On a sandy, uphill road,
Which naked in the sunshine glowed,
Six lusty horses drew a coach.
Dames, monks, and invalids, its load,
On foot, outside, at leisure trode.
The team, all weary, stopped and blowed:
Whereon there did a fly approach,
And, with a vastly business air.
Cheered up the horses with his buzz,—
Now pricked them here, now pricked them there,
As neatly as a jockey does,—
And thought the while—he knew It was so—
He made the team and carriage go,—
On carriage-pole sometimes alighting—
Or driver’s nose—and biting.
And when the whole did get in motion,
Confirmed and settled in the notion,
He took, himself, the total glory,—
Flew back and forth in wondrous hurry,
And, as he buzz’d about the cattle,
Seemed like a sergeant in a battle,
The files and squadrons leading on
To where the victory is won.
Thus charged with all the commonweal,
This single fly began to feel
Responsibility too great,
And cares, a grievous crushing weight;
And made complaint that none would aid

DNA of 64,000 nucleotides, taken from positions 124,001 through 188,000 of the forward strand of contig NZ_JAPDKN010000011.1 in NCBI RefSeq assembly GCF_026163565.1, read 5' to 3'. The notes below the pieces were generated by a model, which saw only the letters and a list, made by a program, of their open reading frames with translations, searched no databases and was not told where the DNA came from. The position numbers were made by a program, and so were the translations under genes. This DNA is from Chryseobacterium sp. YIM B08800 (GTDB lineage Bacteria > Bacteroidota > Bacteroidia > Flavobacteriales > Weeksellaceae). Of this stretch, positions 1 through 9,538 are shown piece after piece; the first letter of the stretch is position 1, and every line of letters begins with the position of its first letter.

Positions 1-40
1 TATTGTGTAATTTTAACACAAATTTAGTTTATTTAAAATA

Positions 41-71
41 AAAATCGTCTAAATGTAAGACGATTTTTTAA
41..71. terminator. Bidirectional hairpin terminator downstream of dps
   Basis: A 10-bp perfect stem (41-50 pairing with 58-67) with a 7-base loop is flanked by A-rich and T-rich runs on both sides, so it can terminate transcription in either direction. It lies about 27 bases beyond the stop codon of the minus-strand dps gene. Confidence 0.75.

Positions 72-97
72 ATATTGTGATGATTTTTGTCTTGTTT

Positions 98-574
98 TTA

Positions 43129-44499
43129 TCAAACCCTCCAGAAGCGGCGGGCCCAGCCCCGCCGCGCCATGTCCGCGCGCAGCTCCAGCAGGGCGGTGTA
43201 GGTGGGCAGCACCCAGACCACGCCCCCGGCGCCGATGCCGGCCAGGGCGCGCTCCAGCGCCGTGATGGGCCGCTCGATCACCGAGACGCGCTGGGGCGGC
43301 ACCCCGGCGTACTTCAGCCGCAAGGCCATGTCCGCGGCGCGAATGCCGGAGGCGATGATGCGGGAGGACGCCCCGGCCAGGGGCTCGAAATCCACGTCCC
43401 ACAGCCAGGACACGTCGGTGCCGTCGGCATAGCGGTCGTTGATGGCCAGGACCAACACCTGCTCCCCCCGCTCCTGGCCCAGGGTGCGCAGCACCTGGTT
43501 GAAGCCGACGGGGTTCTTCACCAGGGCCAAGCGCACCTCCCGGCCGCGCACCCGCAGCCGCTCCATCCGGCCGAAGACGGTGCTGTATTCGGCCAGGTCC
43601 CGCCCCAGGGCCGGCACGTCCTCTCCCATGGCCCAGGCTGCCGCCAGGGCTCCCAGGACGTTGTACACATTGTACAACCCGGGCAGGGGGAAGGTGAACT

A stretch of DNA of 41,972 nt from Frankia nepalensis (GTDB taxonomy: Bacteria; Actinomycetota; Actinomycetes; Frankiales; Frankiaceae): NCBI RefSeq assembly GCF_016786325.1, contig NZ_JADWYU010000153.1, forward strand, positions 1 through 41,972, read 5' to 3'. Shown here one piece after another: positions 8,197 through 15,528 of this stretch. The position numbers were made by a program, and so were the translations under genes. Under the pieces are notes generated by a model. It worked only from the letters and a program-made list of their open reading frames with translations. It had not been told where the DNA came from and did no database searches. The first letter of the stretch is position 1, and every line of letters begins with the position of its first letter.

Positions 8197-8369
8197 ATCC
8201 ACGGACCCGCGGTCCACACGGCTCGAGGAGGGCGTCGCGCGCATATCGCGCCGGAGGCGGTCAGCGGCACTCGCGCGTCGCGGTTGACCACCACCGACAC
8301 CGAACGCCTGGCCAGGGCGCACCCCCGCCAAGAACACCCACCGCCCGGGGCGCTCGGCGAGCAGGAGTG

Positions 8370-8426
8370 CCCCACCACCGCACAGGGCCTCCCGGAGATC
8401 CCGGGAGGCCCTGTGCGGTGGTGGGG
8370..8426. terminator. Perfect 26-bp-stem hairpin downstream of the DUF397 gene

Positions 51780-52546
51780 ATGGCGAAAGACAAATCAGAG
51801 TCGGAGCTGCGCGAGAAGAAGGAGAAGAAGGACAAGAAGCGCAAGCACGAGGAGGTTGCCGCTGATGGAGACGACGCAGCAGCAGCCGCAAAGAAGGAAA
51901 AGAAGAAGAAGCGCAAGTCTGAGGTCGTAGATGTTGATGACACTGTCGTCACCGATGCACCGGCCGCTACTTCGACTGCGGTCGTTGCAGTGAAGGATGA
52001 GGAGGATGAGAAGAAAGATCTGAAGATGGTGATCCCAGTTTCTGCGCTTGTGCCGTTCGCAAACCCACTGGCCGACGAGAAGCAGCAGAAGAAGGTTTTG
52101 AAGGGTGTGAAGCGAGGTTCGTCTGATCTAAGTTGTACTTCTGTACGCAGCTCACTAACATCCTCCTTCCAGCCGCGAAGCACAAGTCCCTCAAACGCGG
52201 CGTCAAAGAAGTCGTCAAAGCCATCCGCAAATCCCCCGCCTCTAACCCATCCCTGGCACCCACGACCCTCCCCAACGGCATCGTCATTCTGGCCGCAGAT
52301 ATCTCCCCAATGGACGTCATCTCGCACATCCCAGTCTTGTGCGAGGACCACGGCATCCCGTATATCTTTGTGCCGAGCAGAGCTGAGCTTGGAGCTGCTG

The horses up the tedious hill—
The monk his prayers at leisure said—
Fine time to pray!—the dames, at will,
Were singing songs—not greatly needed!
Thus in their ears he sharply sang,
And notes of indignation ran,—
Notes, after all, not greatly heeded.
Erelong the coach was on the top:
“Now,” said the fly, “my hearties, stop
And breathe;—I have got you up the hill;
And Messrs. Horses, let me say,
I need not ask you if you will
A proper compensation pay.”
Thus certain ever-bustling noddies
Are seen in every great affair;
Important, swelling, busy-bodies,
And bores It’s easier to bear
Than chase them from their needless care.
The Coach and the Fly by Jean de La Fontaine’s Fables in Book 7